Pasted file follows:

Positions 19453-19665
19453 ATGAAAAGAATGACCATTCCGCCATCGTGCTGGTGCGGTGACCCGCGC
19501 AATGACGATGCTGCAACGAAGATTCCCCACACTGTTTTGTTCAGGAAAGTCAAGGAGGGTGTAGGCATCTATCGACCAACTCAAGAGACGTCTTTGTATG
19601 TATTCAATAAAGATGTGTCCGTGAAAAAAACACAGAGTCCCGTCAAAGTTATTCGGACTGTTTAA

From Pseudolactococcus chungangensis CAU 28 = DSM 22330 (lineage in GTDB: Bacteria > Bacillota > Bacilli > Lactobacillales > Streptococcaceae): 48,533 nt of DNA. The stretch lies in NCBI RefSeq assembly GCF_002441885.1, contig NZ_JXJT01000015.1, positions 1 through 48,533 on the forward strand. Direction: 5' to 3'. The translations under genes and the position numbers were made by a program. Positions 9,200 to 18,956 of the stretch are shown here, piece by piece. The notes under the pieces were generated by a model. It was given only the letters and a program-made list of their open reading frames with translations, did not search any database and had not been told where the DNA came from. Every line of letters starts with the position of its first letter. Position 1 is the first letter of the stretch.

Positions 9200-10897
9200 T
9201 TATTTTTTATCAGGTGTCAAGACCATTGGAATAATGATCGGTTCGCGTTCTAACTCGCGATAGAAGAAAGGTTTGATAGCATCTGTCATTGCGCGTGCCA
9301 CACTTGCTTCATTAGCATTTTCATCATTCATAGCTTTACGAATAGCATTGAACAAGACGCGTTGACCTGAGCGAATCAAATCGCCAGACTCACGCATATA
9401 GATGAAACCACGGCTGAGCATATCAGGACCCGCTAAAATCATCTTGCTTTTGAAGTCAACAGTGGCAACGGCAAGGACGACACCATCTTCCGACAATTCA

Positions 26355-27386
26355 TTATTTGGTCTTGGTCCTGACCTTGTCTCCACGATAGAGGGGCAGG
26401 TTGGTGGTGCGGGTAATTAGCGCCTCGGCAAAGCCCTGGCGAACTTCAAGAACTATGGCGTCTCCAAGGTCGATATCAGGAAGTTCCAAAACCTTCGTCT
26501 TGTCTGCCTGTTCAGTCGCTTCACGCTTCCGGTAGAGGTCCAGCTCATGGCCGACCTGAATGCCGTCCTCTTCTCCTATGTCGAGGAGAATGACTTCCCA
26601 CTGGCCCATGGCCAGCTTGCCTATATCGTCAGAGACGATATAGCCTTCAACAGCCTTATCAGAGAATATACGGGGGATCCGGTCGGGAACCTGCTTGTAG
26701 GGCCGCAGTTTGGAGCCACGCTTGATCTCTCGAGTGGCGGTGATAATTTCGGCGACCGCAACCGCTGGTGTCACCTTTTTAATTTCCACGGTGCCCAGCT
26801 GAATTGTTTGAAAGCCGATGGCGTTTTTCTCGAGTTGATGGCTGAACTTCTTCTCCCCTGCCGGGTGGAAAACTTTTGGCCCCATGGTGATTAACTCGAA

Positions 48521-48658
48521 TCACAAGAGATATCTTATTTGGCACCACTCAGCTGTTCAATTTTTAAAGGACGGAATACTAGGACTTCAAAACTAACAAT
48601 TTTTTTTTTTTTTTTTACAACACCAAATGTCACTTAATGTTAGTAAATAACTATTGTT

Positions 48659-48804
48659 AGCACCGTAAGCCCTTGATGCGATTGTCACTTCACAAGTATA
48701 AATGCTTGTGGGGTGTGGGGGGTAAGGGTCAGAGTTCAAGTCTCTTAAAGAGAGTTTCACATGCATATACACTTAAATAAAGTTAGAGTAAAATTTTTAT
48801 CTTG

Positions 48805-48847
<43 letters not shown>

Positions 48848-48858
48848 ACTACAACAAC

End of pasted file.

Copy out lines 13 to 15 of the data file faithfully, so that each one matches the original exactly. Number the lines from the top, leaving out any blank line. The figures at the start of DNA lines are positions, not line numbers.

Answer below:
26401 TTGGTGGTGCGGGTAATTAGCGCCTCGGCAAAGCCCTGGCGAACTTCAAGAACTATGGCGTCTCCAAGGTCGATATCAGGAAGTTCCAAAACCTTCGTCT
26501 TGTCTGCCTGTTCAGTCGCTTCACGCTTCCGGTAGAGGTCCAGCTCATGGCCGACCTGAATGCCGTCCTCTTCTCCTATGTCGAGGAGAATGACTTCCCA
26601 CTGGCCCATGGCCAGCTTGCCTATATCGTCAGAGACGATATAGCCTTCAACAGCCTTATCAGAGAATATACGGGGGATCCGGTCGGGAACCTGCTTGTAG